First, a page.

How Life works: Red Sox fans heartlessly boo retiring Alex Rodriguez, witness instant momentum shift as Yankees score 7 runs, see heart-full retiring Red Sox David Ortiz painfully injured. ‘Sportuality’ in action?

If Americans understood war law, election fraud, or monetary reform as seriously as they know baseball rules, the US could rise above almost all “problems” framed in their choice for President.

In a baseball game last night, retiring Alex Rodriguez of the New York Yankees was heartlessly booed by Red Sox fans continuously when he pinch-hit in the 7th inning with the Red Sox leading 4-2. This action of heart and mind from the fans connected to a massive momentum shift in the game. From that point:


  • 7 for 16 hitting: .438 batting average
  • 3 walks, so 10 for 19 OBP: .526
  • 7 runs in 3 innings: average of 21 runs/game

Red Sox:

  1. 1 for 10 hitting: .100 average (with 4 strikeouts)
  2. 3 wild pitches (lack of command/confidence)
  3. 0 runs

In addition, the very heart-full David Ortiz of the Red Sox (also in his final season) fouled a ball off his right shin in an at-bat after this incident, with fans witnessing several minutes of Ortiz in horrible pain on the field, and unable to stand unassisted.

4-minutes of David Ortiz hugging Yankee fans on the streets of New York:

Is this an example of spiritual “Sportuality?”

The people humans consider spiritual leaders communicate some common themes:

  • All Life is connected.
  • Give as you want to receive, because you will.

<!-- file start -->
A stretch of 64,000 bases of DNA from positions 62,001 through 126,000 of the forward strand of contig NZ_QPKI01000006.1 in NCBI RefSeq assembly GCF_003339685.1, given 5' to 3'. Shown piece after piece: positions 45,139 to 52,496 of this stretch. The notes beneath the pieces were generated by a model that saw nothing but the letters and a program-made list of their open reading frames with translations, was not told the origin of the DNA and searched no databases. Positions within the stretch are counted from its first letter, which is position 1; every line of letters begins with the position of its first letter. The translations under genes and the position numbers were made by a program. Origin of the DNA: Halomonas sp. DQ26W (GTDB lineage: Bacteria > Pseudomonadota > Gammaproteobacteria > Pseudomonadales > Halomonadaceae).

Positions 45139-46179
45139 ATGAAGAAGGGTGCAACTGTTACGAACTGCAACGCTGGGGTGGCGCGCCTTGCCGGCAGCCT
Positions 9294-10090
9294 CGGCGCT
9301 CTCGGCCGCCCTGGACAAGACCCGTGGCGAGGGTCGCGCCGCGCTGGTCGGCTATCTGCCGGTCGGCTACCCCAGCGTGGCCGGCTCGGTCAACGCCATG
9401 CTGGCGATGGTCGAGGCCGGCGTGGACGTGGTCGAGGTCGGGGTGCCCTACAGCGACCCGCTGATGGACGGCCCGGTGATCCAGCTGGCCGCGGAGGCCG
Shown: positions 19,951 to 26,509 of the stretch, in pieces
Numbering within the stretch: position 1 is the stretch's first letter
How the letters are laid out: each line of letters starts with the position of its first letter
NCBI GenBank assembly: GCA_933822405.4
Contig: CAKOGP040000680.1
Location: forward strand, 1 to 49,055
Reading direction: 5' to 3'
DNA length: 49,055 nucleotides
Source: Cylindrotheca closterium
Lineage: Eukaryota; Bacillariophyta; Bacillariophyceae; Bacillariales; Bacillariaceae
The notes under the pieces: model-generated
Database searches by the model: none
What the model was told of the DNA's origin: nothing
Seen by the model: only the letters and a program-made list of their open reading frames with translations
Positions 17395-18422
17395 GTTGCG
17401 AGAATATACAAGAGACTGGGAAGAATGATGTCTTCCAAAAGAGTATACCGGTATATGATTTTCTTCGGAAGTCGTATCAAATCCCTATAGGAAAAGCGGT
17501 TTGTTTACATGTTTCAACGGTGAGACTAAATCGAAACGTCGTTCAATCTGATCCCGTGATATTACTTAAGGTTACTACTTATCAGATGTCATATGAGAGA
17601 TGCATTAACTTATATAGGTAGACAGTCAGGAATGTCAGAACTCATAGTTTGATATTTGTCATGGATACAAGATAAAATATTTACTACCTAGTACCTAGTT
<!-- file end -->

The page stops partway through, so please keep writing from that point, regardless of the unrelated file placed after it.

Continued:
• Shape your character and future with virtuous thoughts, words, and actions.

May you find inspiration to be the person you’ve always wanted to be everywhere in Life.

Note: I have a childhood-embraced relationship with the Boston Red Sox: when I was eight-years-old, I began reading the newspaper article on my home team’s baseball game to bring life to what I already understood by reading data in the box score.

When I would talk about baseball as a boy, people would often ask, “What is your favorite team?” This question would puzzle me, and I would have to explain that there were so many teams I knew nothing about that such an answer wasn’t possible (I never met anyone with the patience/interest to understand that perspective).

Of course, I would often receive the similar question, “Who is your favorite player?” Embracing my failure to communicate, I was pleased to discover a player with my name, Carl, who the previous year had won the “Triple Crown” for most home runs, runs batted in, and batting average. Carl Yastrzemski became my favorite player from age eight until he retired when I was 23, and the Boston Red Sox became my favorite team.

That emotional connection lasts into the present, as I often have the Red Sox game up on my computer as I research and write 🙂

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